Recruiting

I-9s and Social Security No-Match Letters: How Should You Handle Them?

With employers increasingly targeted over hiring illegal immigrants, here’s how to handle I-9s and no-match letters so that you stay on the right side of the law.

As the 110th Congress convenes this week, immigration is sure to be a hot issue, but lawmakers will be reflecting only what’s been going on in the nation in general.

With schools overcrowded and public resources stretched thin, many have called for tighter controls on illegal immigration. Others point out that illegal immigrants are only trying to better their lives, and in the American tradition, a way should be found for them to stay here and do so.

One battleground is the workplace, where employers are not only being chastised for hiring undocumented workers but are now being threatened with criminal action.

In these circumstances, we wanted to give you a basic review of two of the key HR procedures relating to immigration … proper compliance with the I-9 form and steps you need to take if you receive a so-called “no match” letter from the Social Security Administration (SSA), which, among other causes for its issuance, may indicate illegal status.

Form I-9

–Every new hire needs to complete an I-9, which requires the employer to verify the person’s identity and right to work in the United States, within 3 days of beginning work. Proof of identity can be a driver’s license, provided it contains a photograph and certain identifying information. Right to work can be certified by a birth certificate or U.S. passport in the case of a citizen, or a so-called “green card” (it’s actually white these days), which denotes permanent resident status for an alien. The I-9 form has information on other acceptable documents.

–Employers may decide whether or not to keep copies of the documents presented by employees. If you keep them, you need to keep them for all employees, says Attorney Angelo A. Paparelli, writing in Immigration Daily, to avoid a discrimination charge.

–I-9s should be retained for 3 years, or 1 year after the date employment is terminated, whichever is longer. If any enforcement proceedings are pending or likely, they should be retained indefinitely. The forms may be stored either on paper or electronically.

–Employers should accept any documents that meet the requirements for completing the I-9 form and should never ask for more or different documents than are minimally required. To do otherwise would leave the employer open to claims of discrimination based on national origin.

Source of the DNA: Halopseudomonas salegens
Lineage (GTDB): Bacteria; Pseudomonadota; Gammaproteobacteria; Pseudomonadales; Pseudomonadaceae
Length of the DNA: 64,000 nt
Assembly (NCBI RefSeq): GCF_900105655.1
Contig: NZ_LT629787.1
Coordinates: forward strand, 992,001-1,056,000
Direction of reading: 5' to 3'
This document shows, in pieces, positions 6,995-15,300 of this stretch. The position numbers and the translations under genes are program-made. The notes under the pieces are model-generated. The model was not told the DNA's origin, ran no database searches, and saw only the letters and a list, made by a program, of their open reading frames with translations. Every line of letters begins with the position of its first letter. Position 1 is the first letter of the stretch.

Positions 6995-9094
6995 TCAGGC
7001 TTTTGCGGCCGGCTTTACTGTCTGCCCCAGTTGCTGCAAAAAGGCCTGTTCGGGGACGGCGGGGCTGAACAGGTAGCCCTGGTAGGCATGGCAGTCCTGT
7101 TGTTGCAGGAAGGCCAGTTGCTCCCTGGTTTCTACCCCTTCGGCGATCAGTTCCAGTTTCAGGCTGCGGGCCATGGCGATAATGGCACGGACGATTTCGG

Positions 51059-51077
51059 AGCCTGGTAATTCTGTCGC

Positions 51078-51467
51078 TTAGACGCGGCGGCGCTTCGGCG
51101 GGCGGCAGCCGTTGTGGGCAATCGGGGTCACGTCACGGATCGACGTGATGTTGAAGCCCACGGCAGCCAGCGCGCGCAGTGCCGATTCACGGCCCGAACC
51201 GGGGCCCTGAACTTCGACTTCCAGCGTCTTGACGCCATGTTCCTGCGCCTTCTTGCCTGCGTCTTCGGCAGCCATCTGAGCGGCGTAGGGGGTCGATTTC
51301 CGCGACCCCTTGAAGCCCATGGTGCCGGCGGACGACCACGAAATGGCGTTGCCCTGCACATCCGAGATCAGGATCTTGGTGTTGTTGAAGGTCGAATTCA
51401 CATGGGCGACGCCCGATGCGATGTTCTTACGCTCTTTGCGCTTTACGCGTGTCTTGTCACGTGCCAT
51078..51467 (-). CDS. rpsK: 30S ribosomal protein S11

No-Match Letters

When the Social Security information you’ve sent to the government doesn’t match what’s in Social Security’s files, the agency issues a no-match letter. Some 8 million of these letters are sent out each year.

The mismatch can be triggered by lots of things, including a name change or clerical errors. It also may signify that a worker is not authorized to work. In any case, the letter can’t be ignored, say immigration law attorneys Loan T. Huynh and Ingrid N. Culp of the Fredrikson and Byron law firm. Here’s what they say to do:

–First and foremost, take no adverse action against the employee, but do recheck your files to be sure the information you submitted is what the employee gave you. Ask the employee to look at the submitted information as well, but do not again demand to see the employee’s documentation.

–If the information was correctly submitted, ask the employee to try to explain or find out why the no-match situation exists. Give the worker time to resolve the problem, but ask for progress reports along the way.

–If, in the course of making inquiries, you do reliably learn that the worker is not authorized to work in the United States, the law requires immediate termination. Because this step involves legal risk, especially in today’s charged atmosphere, Huynh and Culp recommend consulting with counsel before taking any such action.

–Finally, send your response to the SSA. The attorneys outline three possible ways of doing so: Report that (1) the employee has left the company, (2) you’ve found an error and here is the correct information, or (3) you and the employee have verified the submission and you simply cannot explain the discrepancy.